Solar power craze on Wall Street propels start-up

Written by New York Times | Updated: Jan 5 2014, 07:49am hrs
The first inklings of the idea came to Elon Musk and a cousin in an RV heading to the Burning Man festival in 2004. Solar energy, they agreed, could be big.

But not even Musk, the billionaire behind the Tesla electric car, could have foreseen the solar power craze that is sweeping Wall Street. He and his cousins Peter and Lyndon Rive are riding a wave of exuberance over the industry and their young business, SolarCity.

The companythe nations largest provider of rooftop solar systems, with more than 80,000 customershas not made a dime. And, frankly, no one quite seems to know when, or if, it will.

But SolarCity has captured investors imaginations and become a potent symbol of a stock market ascent that makes the vertigo-inducing heights of Twitter seem tame. SolarCitys share price, which closed at $59.27 on Friday, has soared more than sevenfold since it went public, and the company, which did not exist eight years ago, is valued at roughly $4.9 billion.

Depending on whom you talk to, the rise of SolarCity and similar companies is either a sure sign that solar power is finally having its day or that yet another mania has gripped the markets. Two other companies, SunPower and SunEdison, have also exploded in value. In all, an estimated $13 billion was invested in solar projects in 2013, a tenfold increase since 2007, according to GTM Research, which tracks the industry.

Solar companies have had the wind at their backs lately. The broad stock market is coming off its best year since 1997the Standard & Poors 500-stock index rose nearly 30% in 2013and the shares of many young companies have leaped from one high to another. But few have been hotter than SolarCity, in part thanks to the Musk mystique surrounding Tesla Motors, itself a market darling.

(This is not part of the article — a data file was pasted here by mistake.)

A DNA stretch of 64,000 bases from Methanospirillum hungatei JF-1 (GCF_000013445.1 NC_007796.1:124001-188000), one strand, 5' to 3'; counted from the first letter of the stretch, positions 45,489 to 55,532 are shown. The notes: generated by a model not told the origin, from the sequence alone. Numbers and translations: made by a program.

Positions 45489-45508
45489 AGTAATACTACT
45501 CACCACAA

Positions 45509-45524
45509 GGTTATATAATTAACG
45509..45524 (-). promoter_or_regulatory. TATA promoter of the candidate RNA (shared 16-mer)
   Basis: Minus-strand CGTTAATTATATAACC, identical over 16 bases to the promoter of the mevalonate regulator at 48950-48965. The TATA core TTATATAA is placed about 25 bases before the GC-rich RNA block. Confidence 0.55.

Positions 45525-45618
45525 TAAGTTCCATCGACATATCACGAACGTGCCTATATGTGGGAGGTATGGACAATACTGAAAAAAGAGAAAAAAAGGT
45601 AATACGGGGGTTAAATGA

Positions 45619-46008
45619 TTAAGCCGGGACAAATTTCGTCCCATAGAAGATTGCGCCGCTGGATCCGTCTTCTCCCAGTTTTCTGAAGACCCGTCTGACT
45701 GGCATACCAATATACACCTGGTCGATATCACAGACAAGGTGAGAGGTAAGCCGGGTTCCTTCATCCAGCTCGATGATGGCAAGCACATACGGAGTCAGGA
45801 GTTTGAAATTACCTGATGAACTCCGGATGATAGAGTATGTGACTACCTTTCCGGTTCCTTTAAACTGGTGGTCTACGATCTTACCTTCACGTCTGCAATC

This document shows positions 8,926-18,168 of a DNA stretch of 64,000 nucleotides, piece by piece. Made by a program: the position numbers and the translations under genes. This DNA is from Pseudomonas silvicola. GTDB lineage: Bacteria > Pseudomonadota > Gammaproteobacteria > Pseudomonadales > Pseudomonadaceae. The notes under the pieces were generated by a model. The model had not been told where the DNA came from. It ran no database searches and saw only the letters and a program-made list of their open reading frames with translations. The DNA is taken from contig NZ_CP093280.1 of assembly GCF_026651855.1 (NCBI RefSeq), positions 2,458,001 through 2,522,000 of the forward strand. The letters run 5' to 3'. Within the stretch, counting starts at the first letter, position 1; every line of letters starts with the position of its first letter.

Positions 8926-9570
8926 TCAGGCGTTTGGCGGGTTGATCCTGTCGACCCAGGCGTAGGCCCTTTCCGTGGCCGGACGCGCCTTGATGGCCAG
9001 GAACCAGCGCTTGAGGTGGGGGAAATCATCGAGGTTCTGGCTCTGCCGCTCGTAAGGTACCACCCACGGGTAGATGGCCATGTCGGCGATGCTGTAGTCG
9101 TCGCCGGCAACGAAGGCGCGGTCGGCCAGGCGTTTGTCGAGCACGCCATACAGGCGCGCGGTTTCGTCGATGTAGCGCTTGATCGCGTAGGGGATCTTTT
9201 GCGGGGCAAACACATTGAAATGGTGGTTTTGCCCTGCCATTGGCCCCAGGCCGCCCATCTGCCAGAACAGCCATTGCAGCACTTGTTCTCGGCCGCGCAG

This much is certain: The stock market has been very good to Musk, 42. On paper, his wealth quadrupled in 2013, to more than $5.5 billion, reflecting his stakes in SolarCity and Tesla. As chairman of SolarCity, he has little day-to-day involvement in the company.

Its the easiest job I have, thats for sure, Musk said in a telephone interview. Most of what I do is show up to hear the good news.

Still, SolarCity and its ilk face formidable challenges. It is trying to outrun rivals in a race to transform the power industry. Utilities are furiously working to undo the incentives that have fuelled the solar industrys growth. A generous federal tax credit is set to shrink in a few years. It has attracted the attention of regulators, who have questioned the way it values the rooftop systems.

And, because of its stock price, it must continue to feed Wall Streets appetite.

The market expects them to grow really rapidly for a whiletheres no other way that that price makes sense, said Shayle Kann of GTM Research.

But there have been signs of growing pains. In interviews, former employees describe a high-pressure environment that went into hyper-drive when the company went public in December 2012. Complaints to the Better Business Bureau of misleading marketing and flawed installations, along with negative reviews on social media forums like Yelp, appear to be rising.

SolarCity says its employees as well as most of its customers are happy, and that its ratings have remained high. But the bad reviews have attracted the attention of Peter Rive, one of SolarCitys co-founders and its chief operations officer. He regularly responds to the criticisms on Yelp.

SolarCity is not the first venture for the Rive brothers nor for Musk, who made a fortune as a co-founder of PayPal. The Rives were working at a computer services company that Lyndon Rive had started with another brother, but he was getting antsy.

I wanted something that would be long-lasting, Rive, 36, said. And something that could solve some of the environmental challenges were facing. Musk suggested he look into solar.

The Rives, and a handful of others, decided not to simply sell solar systems. Instead, they pioneered a way to sell the energy itself, making SolarCity almost like a newfangled utility.

SolarCity and competitors like Sunrun, Sungevity and Vivint instal rooftop systems for little to no upfront payment and then sell the electricity for prices below what customers pay utilities. Though greeted with scepticism at first, the service has proved appealing to customers who want solar power but do not have the cash to buy a system outright.